I learned Psalm 23 from her, the Song of David. She didn't have to refer to her Bible. She knew it by heart. Actually, she knew the Good Book from beginning to end. Booker, too. Later in life, he became a preacher. Elizabeth sat in the front row of the church at his every sermon.
With her head down and ironing, Elizabeth raised her free hand and pointed toward me, and said, "The Lord is my shepherd. I shall not want. Now, you see, sweet boy, da' Lord, he guide you. He gonna make sure you gots what you needs. Sometimes, dat's all you gonna git. But dat's awright. You take dat. Jus' mean you gonna gits a whole lot more when you is in heaven. Does you understand?" I did.
When we got to "He maketh me to lie down in green pastures" and the thing about leading me beside the still waters, I wasn't quite sure how that applied to me. It kinda sounded like I was a horse or something.
Elizabeth said, with that huge smile of hers, "Da Lord is a shepherd, and we is his sheep, child. You know why we is sheep? Cause they is peaceful. Da Lord want us to be peaceful. So dat's what we do. Like a sheep. We is quiet, minds our own bizness, and we is good to each other. Peaceful."
I thought that was exactly how Elizabeth conducted herself. I could tell she believed everything she was telling me. Her voice was soothing. In concert with the rain. It was like she spoke in velvet words. If ever there was a woman destined to be one of God's top angels, it was Elizabeth.
She continued, with a more declarative tone, "Yea, though I walk through the valley of da' shadow of death, I shall fear no evil, for thou art wit' me."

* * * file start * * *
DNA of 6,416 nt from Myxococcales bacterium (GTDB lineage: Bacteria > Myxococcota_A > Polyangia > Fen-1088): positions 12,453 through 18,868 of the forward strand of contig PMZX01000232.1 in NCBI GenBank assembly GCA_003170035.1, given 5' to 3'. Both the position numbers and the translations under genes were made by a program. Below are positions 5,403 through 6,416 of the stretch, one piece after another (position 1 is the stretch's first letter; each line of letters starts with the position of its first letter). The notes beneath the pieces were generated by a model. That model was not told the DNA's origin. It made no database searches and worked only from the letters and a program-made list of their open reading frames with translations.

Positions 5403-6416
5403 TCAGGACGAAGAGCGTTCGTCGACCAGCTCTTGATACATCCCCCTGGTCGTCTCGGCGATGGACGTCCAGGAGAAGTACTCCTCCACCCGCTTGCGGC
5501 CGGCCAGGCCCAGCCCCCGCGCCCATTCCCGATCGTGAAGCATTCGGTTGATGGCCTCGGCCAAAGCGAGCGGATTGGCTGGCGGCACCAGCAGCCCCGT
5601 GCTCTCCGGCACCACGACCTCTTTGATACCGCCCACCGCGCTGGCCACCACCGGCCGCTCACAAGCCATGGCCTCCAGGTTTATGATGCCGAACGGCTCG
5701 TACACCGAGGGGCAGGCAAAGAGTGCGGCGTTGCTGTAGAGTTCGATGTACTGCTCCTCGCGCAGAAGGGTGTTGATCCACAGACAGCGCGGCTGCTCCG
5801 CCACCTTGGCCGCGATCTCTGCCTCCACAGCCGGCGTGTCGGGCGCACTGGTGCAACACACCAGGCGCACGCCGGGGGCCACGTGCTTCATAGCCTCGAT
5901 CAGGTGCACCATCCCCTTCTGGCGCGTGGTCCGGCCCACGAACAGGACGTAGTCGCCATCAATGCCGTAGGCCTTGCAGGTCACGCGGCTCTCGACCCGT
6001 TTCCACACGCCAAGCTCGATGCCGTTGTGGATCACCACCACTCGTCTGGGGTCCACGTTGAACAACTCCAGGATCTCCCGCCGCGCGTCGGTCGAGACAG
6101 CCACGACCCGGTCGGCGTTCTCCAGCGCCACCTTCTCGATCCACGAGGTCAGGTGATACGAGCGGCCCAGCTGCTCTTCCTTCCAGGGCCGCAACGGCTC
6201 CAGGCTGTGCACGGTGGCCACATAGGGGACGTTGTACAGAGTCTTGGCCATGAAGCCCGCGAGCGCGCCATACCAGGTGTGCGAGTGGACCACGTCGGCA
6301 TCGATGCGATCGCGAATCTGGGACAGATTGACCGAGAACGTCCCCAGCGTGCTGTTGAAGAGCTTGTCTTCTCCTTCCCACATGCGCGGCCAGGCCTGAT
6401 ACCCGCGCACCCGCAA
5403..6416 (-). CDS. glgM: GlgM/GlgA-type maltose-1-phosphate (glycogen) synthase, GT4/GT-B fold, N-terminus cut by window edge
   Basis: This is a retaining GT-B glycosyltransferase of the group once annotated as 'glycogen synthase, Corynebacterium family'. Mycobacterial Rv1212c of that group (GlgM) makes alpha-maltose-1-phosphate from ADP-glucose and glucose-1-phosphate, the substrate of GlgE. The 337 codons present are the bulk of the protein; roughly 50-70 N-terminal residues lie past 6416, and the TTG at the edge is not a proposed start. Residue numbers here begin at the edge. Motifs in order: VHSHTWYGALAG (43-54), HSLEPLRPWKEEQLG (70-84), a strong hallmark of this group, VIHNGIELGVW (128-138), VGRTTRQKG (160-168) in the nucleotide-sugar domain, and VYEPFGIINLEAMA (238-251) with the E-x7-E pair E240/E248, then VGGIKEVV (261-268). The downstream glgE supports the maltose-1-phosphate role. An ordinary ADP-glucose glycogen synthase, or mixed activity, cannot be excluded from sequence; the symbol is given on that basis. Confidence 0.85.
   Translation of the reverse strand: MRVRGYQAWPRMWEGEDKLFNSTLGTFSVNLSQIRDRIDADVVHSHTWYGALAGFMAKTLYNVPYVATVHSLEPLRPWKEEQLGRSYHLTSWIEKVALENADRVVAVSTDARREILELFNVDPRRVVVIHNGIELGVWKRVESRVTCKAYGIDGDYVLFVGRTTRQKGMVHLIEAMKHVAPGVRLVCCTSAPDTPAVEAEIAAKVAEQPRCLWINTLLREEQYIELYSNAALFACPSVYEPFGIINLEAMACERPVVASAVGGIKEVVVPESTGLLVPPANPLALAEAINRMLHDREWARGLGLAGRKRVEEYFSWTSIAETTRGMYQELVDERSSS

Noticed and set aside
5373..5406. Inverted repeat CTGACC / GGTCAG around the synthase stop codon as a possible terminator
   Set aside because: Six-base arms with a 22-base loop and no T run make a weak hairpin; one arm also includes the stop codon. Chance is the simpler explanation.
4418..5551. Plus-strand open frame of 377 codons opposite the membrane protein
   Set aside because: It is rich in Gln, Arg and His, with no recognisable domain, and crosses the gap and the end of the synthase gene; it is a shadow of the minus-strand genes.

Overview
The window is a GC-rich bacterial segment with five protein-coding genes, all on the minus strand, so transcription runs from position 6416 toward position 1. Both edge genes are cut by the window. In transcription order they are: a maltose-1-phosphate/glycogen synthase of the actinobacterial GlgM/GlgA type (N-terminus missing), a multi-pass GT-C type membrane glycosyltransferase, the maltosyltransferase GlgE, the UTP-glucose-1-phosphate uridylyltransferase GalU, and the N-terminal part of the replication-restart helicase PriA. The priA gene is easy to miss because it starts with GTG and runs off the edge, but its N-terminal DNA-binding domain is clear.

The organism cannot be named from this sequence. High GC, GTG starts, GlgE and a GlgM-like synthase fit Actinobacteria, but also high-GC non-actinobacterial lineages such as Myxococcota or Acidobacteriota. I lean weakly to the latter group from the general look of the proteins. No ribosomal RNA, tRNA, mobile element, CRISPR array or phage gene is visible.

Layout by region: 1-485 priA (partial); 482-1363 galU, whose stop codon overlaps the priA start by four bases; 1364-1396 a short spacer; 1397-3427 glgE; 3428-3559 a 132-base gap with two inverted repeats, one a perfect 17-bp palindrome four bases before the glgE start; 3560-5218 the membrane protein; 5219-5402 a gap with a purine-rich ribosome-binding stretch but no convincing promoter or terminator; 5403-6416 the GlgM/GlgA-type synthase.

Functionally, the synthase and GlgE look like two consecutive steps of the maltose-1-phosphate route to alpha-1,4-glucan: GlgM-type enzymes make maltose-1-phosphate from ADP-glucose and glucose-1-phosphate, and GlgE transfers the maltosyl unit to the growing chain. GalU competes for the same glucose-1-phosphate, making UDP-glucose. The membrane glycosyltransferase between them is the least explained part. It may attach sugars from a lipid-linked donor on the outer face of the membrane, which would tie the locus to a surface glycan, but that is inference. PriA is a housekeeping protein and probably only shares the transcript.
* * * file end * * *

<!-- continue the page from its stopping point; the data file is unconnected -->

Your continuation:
She stopped what she was doing and smiled at me. "Sweet boy, does you know what dat mean?" I thought I did, kinda. She said, "Dat mean, if you is walkin' through a place you don't know about dat much, you ain't got nothin' to be worry about. If da' Lord is wit' you, he all you need. How you gonna git any better dan you havin' God wit' you when you is walkin' through da devil's backyard?"
Years later, trudging through the rice paddies and jungles of Vietnam, that verse, with some less-than-holy additions, was recited over and over again by me and my fellow Marines. Elizabeth's description of the devil's backyard was spot-on.
In my early stages of malaria, still out in the bush, I remember hallucinating and thinking that I saw God walking a little ways in front of me. Even though I was dragging and the fever had gotten me, I felt invincible. Between God's comforting rod and staff and my rifle, I was ready for anything.
I'm not sure what her explanation of the next verse was. The one about how God prepared a table for me in front of my enemies or the cup that was running over. Whatever Elizabeth said worked for me. More than likely, that was about the time I started thinking about her made-from-scratch blackberry pies.
She wrapped it up with, "And so, child, if you can keep all dat in yo heart and yo head, then you is gonna always have da' Lord's mercy wit' you and you go up there, to heaven and live in da house of da Lord forever. For as long as they is time. Dat's all they is to it. Does you understand dat?"
I was pretty sure I did.
So, Elizabeth, if you're up there and reading this, I miss you. You meant so much to me. Thanks for taking the time to teach me good things about life. A lot of it has stuck with me. I still remember the words to David's Song. I hope you like my stories about you. Tell everyone I said, "Hey," and that I'll see them later.
And while I'm at it, thank you for all those fantastic blackberry pies. I miss them too.
Bill Stamps spent four decades in the entertainment business before moving from Los Angeles to Cleveland, Tenn. Contact him at firstname.lastname@example.org or through Facebook.